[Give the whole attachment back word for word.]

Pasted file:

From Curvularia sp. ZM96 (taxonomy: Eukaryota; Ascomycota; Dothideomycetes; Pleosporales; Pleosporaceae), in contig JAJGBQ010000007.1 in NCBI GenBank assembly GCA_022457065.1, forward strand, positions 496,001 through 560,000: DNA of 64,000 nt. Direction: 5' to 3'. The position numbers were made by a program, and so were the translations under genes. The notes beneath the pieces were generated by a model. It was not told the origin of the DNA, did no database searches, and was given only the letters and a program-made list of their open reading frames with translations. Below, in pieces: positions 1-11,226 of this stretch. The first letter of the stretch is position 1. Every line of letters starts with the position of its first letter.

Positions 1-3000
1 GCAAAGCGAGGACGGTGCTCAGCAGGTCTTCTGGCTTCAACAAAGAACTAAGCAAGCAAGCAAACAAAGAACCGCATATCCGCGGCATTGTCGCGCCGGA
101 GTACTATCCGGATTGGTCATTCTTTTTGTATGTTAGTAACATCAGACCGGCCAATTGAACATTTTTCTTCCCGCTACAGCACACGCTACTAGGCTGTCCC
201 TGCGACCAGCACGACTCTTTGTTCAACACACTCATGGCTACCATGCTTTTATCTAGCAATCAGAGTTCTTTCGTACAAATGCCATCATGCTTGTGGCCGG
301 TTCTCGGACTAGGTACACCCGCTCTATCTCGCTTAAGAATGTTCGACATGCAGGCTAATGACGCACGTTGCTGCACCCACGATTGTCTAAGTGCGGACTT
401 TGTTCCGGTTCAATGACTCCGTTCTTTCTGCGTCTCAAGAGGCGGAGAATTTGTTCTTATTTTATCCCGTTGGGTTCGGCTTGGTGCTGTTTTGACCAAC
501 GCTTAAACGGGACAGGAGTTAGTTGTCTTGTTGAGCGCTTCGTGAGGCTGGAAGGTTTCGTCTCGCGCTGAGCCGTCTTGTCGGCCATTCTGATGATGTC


From Curvularia sp. ZM96 (taxonomy: Eukaryota; Ascomycota; Dothideomycetes; Pleosporales; Pleosporaceae), in contig JAJGBQ010000007.1 in NCBI GenBank assembly GCA_022457065.1, forward strand, positions 496,001 through 560,000: DNA of 64,000 nt. Direction: 5' to 3'. The position numbers were made by a program, and so were the translations under genes. The notes beneath the pieces were generated by a model. It was not told the origin of the DNA, did no database searches, and was given only the letters and a program-made list of their open reading frames with translations. Below, in pieces: positions 1-11,226 of this stretch. The first letter of the stretch is position 1. Every line of letters starts with the position of its first letter.

Positions 1-3000
1 GCAAAGCGAGGACGGTGCTCAGCAGGTCTTCTGGCTTCAACAAAGAACTAAGCAAGCAAGCAAACAAAGAACCGCATATCCGCGGCATTGTCGCGCCGGA
101 GTACTATCCGGATTGGTCATTCTTTTTGTATGTTAGTAACATCAGACCGGCCAATTGAACATTTTTCTTCCCGCTACAGCACACGCTACTAGGCTGTCCC
201 TGCGACCAGCACGACTCTTTGTTCAACACACTCATGGCTACCATGCTTTTATCTAGCAATCAGAGTTCTTTCGTACAAATGCCATCATGCTTGTGGCCGG
301 TTCTCGGACTAGGTACACCCGCTCTATCTCGCTTAAGAATGTTCGACATGCAGGCTAATGACGCACGTTGCTGCACCCACGATTGTCTAAGTGCGGACTT
401 TGTTCCGGTTCAATGACTCCGTTCTTTCTGCGTCTCAAGAGGCGGAGAATTTGTTCTTATTTTATCCCGTTGGGTTCGGCTTGGTGCTGTTTTGACCAAC
501 GCTTAAACGGGACAGGAGTTAGTTGTCTTGTTGAGCGCTTCGTGAGGCTGGAAGGTTTCGTCTCGCGCTGAGCCGTCTTGTCGGCCATTCTGATGATGTC